Frank Zappa has a little tune titled, “What’s New in Baltimore?” Well, the photos in this article aren’t exactly new, but they have been taken more recently than Gale Treiber’s vintage images you just enjoyed. Knowing Bill Kalkman’s extensive coverage of this city, I reached out to him to expand on what Gale presented. What you see here is an outstanding gallery of images that brings you into the 1970s and 1980s, when Baltimore had incredible color and variety, including Conrail’s daytime electric-powered freights, many manned towers, colorful short line action and foreign power that included western visitors and lightning-striped Delaware & Hudson locomotives. Chessie Cats prowled the region, but there was still plenty of power still wearing Baltimore & Ohio, Chesapeake & Ohio, and Western Maryland markings. So have a second cup of coffee with those eggs and scrapple, Hon, and enjoy a tour of Baltimore’s railroads in the early Conrail era.
Pennsylvania Railroad Northeast Corridor: The Pennsylvania Railroad main line from Washington, D.C., enters the scene near the bottom left corner of the map. It heads almost due north to a connection with the Western Maryland at Fulton Junction and immediately turns east to enter the B&P tunnels, exiting at Penn Station, where a connection is made with the Northern Central, which runs to York, Pennsylvania, Harrisburg and points north and west.
ABOVE: Brightly painted Canton Railroad SW900 47 is switching at the Western Electric plant in East Baltimore, Md., 1:00 p.m. on December 4, 1982. This diesel was built new for Canton in December of 1956, but looks like it just left the showroom. That’s the Baltimore Gas & Electric’s Newgate Substation on Vail Street on the hill.
The Northern Central branch runs south down Monument Street and Central Avenue. Continuing through the Union Tunnels, the main line heads for Canton Junction, where PRR’s line to the docks at Canton and the Bethlehem Steel complex at Sparrows Point diverge from the main line. At Bay Tower, a number of lines converge, including the B&O main line and PRR’s President Street branch from the docks on the waterfront that includes a myriad of street running. The main line continues north-east past Bay Tower and on to Philadelphia and New York.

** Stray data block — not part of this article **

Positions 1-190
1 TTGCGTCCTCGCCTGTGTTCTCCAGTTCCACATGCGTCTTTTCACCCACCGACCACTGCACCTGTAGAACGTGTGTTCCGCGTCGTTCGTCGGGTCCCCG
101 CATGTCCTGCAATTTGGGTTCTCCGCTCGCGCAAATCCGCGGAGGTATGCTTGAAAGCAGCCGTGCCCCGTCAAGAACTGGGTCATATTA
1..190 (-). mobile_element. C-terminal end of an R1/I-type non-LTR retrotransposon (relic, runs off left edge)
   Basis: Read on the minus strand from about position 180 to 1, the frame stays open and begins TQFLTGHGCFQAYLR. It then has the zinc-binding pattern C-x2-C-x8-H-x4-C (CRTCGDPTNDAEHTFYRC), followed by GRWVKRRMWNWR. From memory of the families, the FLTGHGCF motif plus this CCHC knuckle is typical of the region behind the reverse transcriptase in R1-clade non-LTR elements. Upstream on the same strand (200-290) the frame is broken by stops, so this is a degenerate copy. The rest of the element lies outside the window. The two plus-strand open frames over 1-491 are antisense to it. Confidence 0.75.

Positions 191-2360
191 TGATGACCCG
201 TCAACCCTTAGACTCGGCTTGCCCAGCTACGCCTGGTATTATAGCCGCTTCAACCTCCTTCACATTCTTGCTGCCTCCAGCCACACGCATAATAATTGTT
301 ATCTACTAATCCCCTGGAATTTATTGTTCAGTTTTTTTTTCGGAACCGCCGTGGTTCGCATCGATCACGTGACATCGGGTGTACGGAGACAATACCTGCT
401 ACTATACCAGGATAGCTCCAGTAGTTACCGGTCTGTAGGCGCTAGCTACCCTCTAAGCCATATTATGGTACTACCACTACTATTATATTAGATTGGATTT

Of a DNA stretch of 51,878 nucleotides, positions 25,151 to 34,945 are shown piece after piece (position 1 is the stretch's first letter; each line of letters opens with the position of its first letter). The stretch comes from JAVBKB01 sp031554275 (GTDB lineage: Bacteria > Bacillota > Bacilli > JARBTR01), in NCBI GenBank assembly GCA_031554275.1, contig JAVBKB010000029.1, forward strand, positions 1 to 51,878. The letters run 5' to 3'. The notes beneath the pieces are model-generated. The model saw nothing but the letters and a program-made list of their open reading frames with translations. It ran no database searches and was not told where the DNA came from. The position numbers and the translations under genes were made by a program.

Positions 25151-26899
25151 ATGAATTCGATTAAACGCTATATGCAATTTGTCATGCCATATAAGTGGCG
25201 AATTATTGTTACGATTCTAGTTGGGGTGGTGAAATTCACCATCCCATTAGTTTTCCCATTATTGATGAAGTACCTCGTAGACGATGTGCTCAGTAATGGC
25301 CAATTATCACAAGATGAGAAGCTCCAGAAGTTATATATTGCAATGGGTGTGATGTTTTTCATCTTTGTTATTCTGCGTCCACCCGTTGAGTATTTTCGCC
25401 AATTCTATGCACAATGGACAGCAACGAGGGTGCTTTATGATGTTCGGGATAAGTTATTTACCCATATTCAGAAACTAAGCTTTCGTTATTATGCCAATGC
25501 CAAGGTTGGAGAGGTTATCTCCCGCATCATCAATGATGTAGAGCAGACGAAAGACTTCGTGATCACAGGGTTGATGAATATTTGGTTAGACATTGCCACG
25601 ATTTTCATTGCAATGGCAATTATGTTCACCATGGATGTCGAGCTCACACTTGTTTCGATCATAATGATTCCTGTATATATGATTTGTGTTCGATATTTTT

Baltimore & Ohio Main Line: The B&O main from Philadelphia enters the scene near Bay tower (where the Sparrows Point Sub diverges) and heads west to the Penn Station area before turning due south and entering the Howard Street tunnel. It emerges at Camden Station near the present site of the Baltimore Orioles’ baseball stadium at Camden yards, which incorporates the old B&O freight house. At Bailey Wye, the main follows the west leg and continues to Relay, where the Washington branch diverges from the Old Main Line to Cumberland and Chicago.
ABOVE: In a fascinating scene with a motive power smorgasbord, another run-through Cotton Belt diesel, SSW SD40T-2 tunnel motor 8375, is sharing the yard with Baltimore & Ohio GP40 3719 and Western Maryland SD40 7596, who are all waiting for their next assignments at Port Covington on June 28, 1978, at 4:35 p.m. There is no doubt as to the identity of the owner of this facility located on the Middle Branch of the Patapsco River. The 1973 Chessie System merger of the B&O, C&O and WM precipitated the closing of Port Covington.
Western Maryland: The Western Maryland Railway main line approaches Baltimore from the northwest and at Walbrook Jct., the Tide Subdivision heads south and east to WM’s sprawling maritime transfer facility at Port Covington. WM’s very short Walbrook Sub meets the Pennsy at Fulton Jct., where trackage rights over PRR’s electrified main line and Northern Central branch are utilized to reach their Hillen pas-senger station, located just east of PRR’s Calvert St. station.
Short Lines: There are a few shortline railroads that played critical roles in Baltimore’s rail scene. First is the famous Maryland & Pennsylvania (Ma & Pa), whose main line from York enters the map region from the northeast, terminating at North Avenue & Howard Street near their passenger station. The Baltimore & Annapolis Railroad shops were located at Fernley, near the south edge of the map. The B&A was the successor to the Washington, Baltimore & Annapolis Electric Railroad, which terminated at B&O’s Camden Station, but pulled the plug in 1950, acquiring a GE 70-ton diesel for freight service. In 1989, the MTA purchased the B&A right of way for light rail operations and reinstated electrified passenger (commuter) service over part of the line. The Canton Railroad continues in operation today (see Railfan & Railroad August 2023 issue), operating in the harbor and industrial district east of the Patapsco River.
ABOVE: On January 18, 1986, Chessie System GP30’s 3038 and 6933, with NW2 9562, are on the point of the westbound “Grays Man” as they cross Bear Creek on the Sparrows Point Industrial Track in Dundalk, Md. Grays Yard and the Bethlehem Steel Plant are just ahead.
Mass Transit: Baltimore was loaded with surface trolley lines (shown in dotted light blue on map) and a subway was opened in 1983, running from Charles Center downtown (surprisingly does not connect to the light rail system) to Reisterstown Road, just inside the Beltway. It was later extended along the median of I-795 to Owings Mills on the west end and Johns Hopkins Hospital to the east. The subway remains underground from downtown to Mondawmin, where trains emerge from beneath the surface of the Earth and parallel the Western Maryland main line from “Druid” to the Beltway…